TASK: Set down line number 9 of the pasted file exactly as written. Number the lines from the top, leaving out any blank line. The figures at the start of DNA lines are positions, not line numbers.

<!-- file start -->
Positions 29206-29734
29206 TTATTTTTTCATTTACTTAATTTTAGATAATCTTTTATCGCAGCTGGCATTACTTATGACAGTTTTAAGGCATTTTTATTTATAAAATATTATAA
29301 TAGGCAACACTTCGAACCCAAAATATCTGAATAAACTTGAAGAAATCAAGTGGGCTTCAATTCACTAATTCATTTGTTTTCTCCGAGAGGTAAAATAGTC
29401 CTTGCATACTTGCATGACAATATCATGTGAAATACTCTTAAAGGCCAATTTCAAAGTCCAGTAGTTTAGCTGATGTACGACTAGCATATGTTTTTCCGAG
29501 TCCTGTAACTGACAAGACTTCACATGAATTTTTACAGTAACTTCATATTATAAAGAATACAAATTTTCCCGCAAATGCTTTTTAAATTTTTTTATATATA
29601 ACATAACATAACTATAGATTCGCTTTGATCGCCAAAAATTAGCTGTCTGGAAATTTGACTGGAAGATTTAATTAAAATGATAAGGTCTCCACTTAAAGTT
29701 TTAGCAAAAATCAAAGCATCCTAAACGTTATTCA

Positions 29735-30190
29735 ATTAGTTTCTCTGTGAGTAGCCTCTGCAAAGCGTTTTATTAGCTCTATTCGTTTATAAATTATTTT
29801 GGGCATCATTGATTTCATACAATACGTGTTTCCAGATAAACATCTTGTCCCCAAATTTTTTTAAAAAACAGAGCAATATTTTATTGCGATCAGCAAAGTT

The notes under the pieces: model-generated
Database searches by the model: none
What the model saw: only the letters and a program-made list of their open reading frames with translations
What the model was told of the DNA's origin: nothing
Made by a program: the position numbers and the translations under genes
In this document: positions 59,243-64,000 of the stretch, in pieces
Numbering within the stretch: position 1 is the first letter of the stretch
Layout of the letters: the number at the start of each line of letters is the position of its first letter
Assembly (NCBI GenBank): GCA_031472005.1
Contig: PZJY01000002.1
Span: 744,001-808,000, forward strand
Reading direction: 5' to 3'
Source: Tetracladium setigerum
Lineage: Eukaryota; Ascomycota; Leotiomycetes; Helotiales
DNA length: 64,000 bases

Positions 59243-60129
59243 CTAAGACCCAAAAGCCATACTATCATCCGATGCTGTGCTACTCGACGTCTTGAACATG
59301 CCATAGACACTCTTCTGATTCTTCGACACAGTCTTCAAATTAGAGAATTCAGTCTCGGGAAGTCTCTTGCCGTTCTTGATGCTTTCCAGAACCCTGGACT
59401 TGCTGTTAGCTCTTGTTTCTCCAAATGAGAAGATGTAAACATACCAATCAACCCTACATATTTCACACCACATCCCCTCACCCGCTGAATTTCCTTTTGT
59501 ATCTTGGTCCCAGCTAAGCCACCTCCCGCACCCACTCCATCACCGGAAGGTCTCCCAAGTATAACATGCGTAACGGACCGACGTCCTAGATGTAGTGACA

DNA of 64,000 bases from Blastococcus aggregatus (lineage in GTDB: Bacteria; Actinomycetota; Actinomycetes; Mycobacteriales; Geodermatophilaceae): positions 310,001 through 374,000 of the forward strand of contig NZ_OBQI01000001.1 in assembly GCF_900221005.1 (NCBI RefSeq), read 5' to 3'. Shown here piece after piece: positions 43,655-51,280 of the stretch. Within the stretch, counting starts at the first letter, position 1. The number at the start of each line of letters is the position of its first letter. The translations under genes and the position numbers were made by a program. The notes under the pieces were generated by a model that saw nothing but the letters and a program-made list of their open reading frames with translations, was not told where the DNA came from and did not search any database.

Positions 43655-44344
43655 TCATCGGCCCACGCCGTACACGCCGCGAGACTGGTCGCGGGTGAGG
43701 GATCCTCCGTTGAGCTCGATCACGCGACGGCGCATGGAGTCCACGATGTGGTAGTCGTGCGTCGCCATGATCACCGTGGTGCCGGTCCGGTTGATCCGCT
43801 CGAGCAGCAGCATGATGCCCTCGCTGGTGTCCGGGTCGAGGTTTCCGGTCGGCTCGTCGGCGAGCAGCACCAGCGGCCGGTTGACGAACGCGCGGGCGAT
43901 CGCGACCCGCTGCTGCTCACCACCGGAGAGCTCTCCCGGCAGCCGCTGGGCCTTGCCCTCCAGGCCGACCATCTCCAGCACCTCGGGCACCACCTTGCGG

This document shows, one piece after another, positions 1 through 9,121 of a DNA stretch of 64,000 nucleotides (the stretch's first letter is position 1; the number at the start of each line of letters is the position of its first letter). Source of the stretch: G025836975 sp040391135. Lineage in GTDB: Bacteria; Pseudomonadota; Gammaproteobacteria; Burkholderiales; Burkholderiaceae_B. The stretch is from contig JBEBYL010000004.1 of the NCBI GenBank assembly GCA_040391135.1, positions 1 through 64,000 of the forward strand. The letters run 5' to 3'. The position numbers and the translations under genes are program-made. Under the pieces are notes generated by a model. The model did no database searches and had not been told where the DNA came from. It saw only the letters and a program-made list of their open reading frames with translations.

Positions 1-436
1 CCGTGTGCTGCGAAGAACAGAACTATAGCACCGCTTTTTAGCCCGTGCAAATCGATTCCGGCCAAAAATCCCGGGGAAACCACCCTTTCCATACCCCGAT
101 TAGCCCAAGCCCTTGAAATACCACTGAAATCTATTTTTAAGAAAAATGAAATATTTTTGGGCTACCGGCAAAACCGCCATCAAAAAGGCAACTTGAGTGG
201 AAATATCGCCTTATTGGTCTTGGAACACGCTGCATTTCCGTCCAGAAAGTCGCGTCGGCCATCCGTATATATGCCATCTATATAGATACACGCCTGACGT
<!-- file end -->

29735 ATTAGTTTCTCTGTGAGTAGCCTCTGCAAAGCGTTTTATTAGCTCTATTCGTTTATAAATTATTTT